Survivors, of any sort of trauma, carry with them the ability to bear “survivor’s guilt.” During active abuse we pine for calmness, safety, and security — even boring and mundane; however, we when FINALLY achieve it, it becomes scary and unfamiliar. For the person who has never survived trauma and violence, this can truly be a foreign concept.

After a while, the security and safety and calmness that we once prayed for and now have worked so hard for, starts to feel normal. I am there, currently. I do not fear for mine or my children’s safeties and there is peace. We still struggle financially, but that is a havoc that takes MUCH longer to “fix.” However, I am secure with someone who treats me with gentleness and love. I am beyond blessed!

Every so often, my Ex-abuser will text me to see how I’m doing, to remind me of the anniversary of our first date, to say how much he misses cookouts with the kids and I — all of this, as a test to see if I’ll crack. He does it periodically and I have to answer him, or he will continue on and on with the questions. I usually answer with one word answers, like, “fine” or “thanks” or “awwww.” I’ve reminded him constantly that I really do not want contact from him, unless it has to do with our teenage son, or a legal issue from our past marriage and together-debts. I usually am answered with, “Oh, ok. Sorry,” which is all well and good until he decides to reach out again with something random and out of the blue. (Insert *eye roll* here).

I was thanking my lucky stars that I had not heard from him for two months, when I went over to my adult daughter’s apartment for a hair trim recently. As we were talking, she mentioned her father told her that he now had a girlfriend of a few months. Had he asked her to tell me that? As she cut my hair, I decided to say, “Well, good for him,” with my face as nonchalant and unimpressed as I could feign. Game face! Did I really mean that? Actually, I did! Relief literally washed over me. I was content in my existence and was glad that he had something to distract him from torturing me long-distance and by proxy.

“Mom,” she mused. “He asked me when he should tell her he loves her. Isn’t that funny? Me? My Dad is asking me. How cute!” I listened and nodded. Hmmm…I almost felt a pang of jealousy, but silently scolded it away. I was the one that had to say “I love you” first, when our relationship started, and to keep saying it, so he would say it back — insurance, I thought, that he still cared. But first, and foremost, he is a narcissist. They do what they feel they need to do to in order to keep their current supply hooked. And, as I found out from my own personal trip through hell, narcissists lack the capacity to love; they are essentially actors and actresses that have to “emulate” love. He was legitimately asking our daughter for advice on convincing his new girl friend and techniques on how to do it.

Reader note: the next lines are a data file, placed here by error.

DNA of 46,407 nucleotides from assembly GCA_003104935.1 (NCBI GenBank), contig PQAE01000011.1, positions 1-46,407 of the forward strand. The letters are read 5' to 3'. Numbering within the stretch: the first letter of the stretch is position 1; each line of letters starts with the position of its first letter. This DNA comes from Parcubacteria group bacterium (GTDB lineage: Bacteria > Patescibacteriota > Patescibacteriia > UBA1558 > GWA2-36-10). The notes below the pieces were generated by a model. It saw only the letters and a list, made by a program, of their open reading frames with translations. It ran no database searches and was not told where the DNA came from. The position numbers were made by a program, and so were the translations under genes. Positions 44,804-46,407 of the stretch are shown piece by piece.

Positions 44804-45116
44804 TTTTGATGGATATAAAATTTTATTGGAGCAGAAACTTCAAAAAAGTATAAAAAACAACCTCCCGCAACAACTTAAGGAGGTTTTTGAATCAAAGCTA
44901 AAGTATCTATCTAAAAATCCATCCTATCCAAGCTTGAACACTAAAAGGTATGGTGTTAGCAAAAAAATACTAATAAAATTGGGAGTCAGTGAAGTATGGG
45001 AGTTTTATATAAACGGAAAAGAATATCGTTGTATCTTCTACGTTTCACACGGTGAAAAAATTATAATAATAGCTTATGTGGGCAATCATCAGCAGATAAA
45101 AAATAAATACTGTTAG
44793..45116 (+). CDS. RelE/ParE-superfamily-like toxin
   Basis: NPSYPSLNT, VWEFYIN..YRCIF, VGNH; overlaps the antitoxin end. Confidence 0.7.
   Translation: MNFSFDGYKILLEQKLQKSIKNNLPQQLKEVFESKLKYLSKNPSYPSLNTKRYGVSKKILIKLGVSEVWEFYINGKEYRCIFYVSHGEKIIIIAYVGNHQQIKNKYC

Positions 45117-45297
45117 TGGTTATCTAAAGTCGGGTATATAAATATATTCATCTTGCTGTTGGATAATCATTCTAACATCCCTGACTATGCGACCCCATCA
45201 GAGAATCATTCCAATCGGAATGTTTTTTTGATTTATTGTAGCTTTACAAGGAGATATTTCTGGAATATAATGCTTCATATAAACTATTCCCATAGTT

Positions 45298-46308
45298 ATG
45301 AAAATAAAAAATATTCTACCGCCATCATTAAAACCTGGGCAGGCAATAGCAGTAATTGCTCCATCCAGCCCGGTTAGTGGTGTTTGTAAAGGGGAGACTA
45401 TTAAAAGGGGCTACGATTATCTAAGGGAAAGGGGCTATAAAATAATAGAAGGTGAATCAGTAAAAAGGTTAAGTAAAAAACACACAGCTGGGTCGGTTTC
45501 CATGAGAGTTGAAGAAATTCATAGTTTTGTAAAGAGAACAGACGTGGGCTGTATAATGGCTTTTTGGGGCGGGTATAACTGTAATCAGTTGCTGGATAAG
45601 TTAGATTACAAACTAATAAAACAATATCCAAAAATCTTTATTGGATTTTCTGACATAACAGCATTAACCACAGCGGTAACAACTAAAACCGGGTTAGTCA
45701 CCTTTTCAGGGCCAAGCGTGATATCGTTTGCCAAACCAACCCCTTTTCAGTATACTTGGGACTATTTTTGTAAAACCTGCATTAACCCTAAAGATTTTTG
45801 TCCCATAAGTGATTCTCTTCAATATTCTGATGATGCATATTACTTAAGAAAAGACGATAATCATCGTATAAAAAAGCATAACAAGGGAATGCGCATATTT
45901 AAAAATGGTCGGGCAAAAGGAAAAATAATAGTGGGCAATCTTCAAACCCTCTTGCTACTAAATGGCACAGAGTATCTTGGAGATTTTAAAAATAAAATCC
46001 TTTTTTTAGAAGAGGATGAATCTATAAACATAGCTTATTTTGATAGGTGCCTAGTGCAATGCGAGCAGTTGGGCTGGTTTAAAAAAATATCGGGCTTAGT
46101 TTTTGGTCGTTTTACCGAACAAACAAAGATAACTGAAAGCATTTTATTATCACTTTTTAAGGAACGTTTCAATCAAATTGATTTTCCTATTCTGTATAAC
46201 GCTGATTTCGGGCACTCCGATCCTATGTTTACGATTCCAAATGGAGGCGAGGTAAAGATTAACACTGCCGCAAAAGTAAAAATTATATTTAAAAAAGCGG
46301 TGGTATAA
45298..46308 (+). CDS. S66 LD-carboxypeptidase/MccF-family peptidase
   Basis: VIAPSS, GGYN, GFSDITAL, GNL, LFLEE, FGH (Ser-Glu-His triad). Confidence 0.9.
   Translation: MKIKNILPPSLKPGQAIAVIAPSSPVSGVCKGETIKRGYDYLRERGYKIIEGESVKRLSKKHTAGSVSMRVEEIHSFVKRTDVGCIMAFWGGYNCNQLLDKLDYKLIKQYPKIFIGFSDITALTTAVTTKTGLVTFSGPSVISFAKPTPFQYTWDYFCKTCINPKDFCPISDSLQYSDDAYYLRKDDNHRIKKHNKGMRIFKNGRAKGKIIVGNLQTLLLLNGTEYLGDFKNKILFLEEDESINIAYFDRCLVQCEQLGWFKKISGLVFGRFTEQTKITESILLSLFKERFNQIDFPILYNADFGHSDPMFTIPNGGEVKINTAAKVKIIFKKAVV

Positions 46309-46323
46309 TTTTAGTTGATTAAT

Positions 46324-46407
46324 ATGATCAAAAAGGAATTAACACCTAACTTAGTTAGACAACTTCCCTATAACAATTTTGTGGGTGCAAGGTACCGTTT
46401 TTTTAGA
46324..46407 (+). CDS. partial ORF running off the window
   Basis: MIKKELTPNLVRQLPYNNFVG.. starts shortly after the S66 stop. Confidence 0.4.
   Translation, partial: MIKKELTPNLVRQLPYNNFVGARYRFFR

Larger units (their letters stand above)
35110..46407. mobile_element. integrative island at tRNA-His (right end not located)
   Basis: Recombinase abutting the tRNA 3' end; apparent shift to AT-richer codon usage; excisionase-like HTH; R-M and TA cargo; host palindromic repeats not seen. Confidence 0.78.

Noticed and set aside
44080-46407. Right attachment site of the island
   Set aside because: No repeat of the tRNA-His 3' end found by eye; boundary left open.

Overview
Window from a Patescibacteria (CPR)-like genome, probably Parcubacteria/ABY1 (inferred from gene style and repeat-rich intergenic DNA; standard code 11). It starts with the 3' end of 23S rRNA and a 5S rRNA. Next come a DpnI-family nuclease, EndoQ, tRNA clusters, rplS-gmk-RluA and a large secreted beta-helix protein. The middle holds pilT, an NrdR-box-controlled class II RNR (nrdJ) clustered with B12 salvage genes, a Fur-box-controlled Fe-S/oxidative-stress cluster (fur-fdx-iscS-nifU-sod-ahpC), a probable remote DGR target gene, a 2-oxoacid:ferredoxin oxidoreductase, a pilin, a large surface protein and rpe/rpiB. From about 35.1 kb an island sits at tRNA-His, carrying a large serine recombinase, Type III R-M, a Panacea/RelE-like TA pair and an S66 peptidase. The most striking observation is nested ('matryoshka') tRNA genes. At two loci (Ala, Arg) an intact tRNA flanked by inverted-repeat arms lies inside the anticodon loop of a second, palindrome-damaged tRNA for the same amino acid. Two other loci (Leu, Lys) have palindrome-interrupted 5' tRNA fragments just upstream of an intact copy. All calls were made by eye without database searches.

Later on that evening, I reflected back on being relieved. I then felt guilty for being amused that this mystery woman was taking the spotlight off of me. This woman could legitimately be in imminent danger! I knew what he was capable of. I knew the cycle of his abuse and how, over time he’d come to show anger when she show any independence or opposition. I also feared for young children she might have. Could he be trying to re-create his “normal” of having a family to rule over? I prayed to God that I was wrong, but I still prayed for her. I would wish the treatment my children and I received on NO ONE. I did not hate her, I feared for her and hers. I was glad that he wasn’t currently focused on harrassing me, and prayed he had changed, but knowing in my heart that he truly had not.

My daughter and youngest son would soon be going to visit their Dad a few states away in a short period of time, for the Fouth of July holiday. “Mom,” asked my teenage son. “Do I have to like Dad’s new girlfriend?” I thought about how to answer that comment. Again, I did not harbor hate or jealousy toward her. “Sweetheart, I want you to treat her with respect and kindness, just as you do to me. You want your Dad to be happy, don’t you?” He agreed, but shrugged his shoulders at the same time. I was NOT going to be that mother that hoped her children hated their Dad’s significant other. That would be something their Dad would do. I am not going to that dark place. My children could draw their own conclusions, but I’ve taught them to show kindness and respect.

I owed my children continued peace. We’d lived without it for SO long. I also owed it to myself. Hate no longer has a place in my house.